I have a superwoman complex – I think I can do it all. I think that my family will cease to function if I don’t do it all. I think that no one else can do the things I do. I say yes to any request because I can do it all. Only ever accepting perfection, and striving always to be better, smarter, perfect! In fact, for a while, I CAN do it all, I can BE it all. Superwoman is my friend – well it seems that way. Superwoman’s ways can be subtle. She seems to be helpful and has good motivations. But soon, she takes over my life. She has moved in lock, stock and barrel – taken over my home and my life, and instead of my short-term guest who helps me out on occasion, she refuses to leave. I revert to survival mode – I lose my boundaries and I become driven to perform – to perform in all areas of my life – to be the SUPER mum, the SUPER wife, the SUPER daughter, the SUPER doctor.
Superheroes seem not to need self-care or down time. They can perform against the odds, exhaustion is no challenge, hunger is no challenge – they never fail. Recently Superwoman let me down – I failed my exam. I had never failed before – I thought that Superwoman had served me well. Her role in my life was threatened by my failure as I took the time to come to terms with my unexpected outcome – I had never failed before.
I have come to learn that Superwoman is NOT my friend. I have learned this lesson before and yet Superwoman resurfaces for a season, time and time again. Superwoman is a thief – she robs me of so many things – my relationships with my family, my best self, my capacity to have margin in my life where I can let the child out to play. Serving Superwoman, I function in survival mode – always tired, always busy, always giving, always striving for perfection.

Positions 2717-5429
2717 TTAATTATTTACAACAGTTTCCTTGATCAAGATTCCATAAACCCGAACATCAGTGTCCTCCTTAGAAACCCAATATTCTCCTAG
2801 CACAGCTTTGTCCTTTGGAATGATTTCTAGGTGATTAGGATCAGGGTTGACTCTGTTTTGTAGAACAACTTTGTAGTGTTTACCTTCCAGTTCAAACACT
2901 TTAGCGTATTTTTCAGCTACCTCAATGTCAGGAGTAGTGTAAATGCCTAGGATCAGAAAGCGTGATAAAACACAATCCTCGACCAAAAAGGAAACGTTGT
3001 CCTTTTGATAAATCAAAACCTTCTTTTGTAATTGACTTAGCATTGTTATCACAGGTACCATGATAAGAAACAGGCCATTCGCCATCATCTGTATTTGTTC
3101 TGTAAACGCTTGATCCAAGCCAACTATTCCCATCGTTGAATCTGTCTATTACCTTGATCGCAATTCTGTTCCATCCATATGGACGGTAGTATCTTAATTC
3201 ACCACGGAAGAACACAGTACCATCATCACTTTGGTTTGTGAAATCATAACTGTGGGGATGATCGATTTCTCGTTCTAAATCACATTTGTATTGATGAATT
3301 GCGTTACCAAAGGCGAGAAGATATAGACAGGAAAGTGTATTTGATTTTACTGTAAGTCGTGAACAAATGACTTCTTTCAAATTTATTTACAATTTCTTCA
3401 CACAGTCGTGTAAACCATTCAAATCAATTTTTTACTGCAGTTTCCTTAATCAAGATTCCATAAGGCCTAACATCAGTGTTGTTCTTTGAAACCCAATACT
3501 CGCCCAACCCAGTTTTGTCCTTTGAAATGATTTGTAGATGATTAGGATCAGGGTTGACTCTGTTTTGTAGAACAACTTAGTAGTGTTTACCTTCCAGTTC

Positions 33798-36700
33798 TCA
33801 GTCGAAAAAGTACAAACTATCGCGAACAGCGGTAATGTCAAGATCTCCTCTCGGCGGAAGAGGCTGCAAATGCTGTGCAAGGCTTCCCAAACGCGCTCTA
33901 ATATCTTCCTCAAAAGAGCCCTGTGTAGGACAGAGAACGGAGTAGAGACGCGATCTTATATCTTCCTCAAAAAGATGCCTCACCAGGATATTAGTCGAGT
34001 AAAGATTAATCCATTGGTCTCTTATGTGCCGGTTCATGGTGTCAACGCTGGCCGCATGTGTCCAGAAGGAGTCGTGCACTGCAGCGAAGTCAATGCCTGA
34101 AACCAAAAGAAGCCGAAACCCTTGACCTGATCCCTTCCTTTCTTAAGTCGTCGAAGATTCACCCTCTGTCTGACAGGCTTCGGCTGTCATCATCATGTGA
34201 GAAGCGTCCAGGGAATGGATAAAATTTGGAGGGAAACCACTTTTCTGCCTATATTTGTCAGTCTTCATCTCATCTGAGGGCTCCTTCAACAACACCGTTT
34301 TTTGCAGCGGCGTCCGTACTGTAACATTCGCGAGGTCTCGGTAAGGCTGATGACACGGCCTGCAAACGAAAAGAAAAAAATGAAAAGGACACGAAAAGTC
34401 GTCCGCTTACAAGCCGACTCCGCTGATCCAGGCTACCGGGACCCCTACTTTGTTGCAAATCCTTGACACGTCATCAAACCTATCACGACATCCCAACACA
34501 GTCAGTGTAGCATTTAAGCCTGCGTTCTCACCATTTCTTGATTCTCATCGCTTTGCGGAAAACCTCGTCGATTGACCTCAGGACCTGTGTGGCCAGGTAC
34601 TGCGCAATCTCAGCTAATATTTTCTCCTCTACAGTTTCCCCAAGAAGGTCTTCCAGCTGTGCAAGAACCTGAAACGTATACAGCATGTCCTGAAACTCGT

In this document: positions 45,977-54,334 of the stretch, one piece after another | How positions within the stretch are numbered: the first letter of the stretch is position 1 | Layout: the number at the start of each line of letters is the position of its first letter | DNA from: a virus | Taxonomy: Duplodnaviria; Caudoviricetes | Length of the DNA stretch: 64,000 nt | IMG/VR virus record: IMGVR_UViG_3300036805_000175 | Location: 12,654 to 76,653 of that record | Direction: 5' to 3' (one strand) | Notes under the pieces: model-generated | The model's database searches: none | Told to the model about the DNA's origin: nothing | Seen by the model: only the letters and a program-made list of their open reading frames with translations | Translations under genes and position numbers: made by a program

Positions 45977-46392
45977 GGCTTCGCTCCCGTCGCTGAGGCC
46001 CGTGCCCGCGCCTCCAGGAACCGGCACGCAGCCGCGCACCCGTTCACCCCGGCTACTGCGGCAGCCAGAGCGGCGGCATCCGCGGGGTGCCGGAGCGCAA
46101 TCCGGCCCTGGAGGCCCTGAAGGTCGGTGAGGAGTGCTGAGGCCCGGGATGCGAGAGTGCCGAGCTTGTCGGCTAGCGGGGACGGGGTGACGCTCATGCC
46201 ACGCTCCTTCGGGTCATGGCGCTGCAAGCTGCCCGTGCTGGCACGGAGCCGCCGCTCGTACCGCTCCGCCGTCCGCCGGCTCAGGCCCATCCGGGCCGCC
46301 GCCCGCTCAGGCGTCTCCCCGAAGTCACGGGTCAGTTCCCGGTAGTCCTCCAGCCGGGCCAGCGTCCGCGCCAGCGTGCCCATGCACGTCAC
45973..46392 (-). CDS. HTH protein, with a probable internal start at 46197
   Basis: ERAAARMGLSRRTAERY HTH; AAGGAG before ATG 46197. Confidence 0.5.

It’s time for me to tell my Superwoman that she is redundant – fired even – no longer required – no longer serving me well! It’s time for Superwoman to know she is no longer welcome here. It’s time for me to give up my Superwoman complex and find balance. Let the inner child out to play. It’s time to put boundaries back in place. Leave my work at work, put my devices away and be “in the moment”. Accept that I am good enough. Accept that failure is an opportunity to embrace the “not yet” and embark on the next chapter.
I don’t think I am alone in my superhero complex. Is it time for you to denounce your superhero?
Dr Faye Jordan
Dr Danielle Scarfe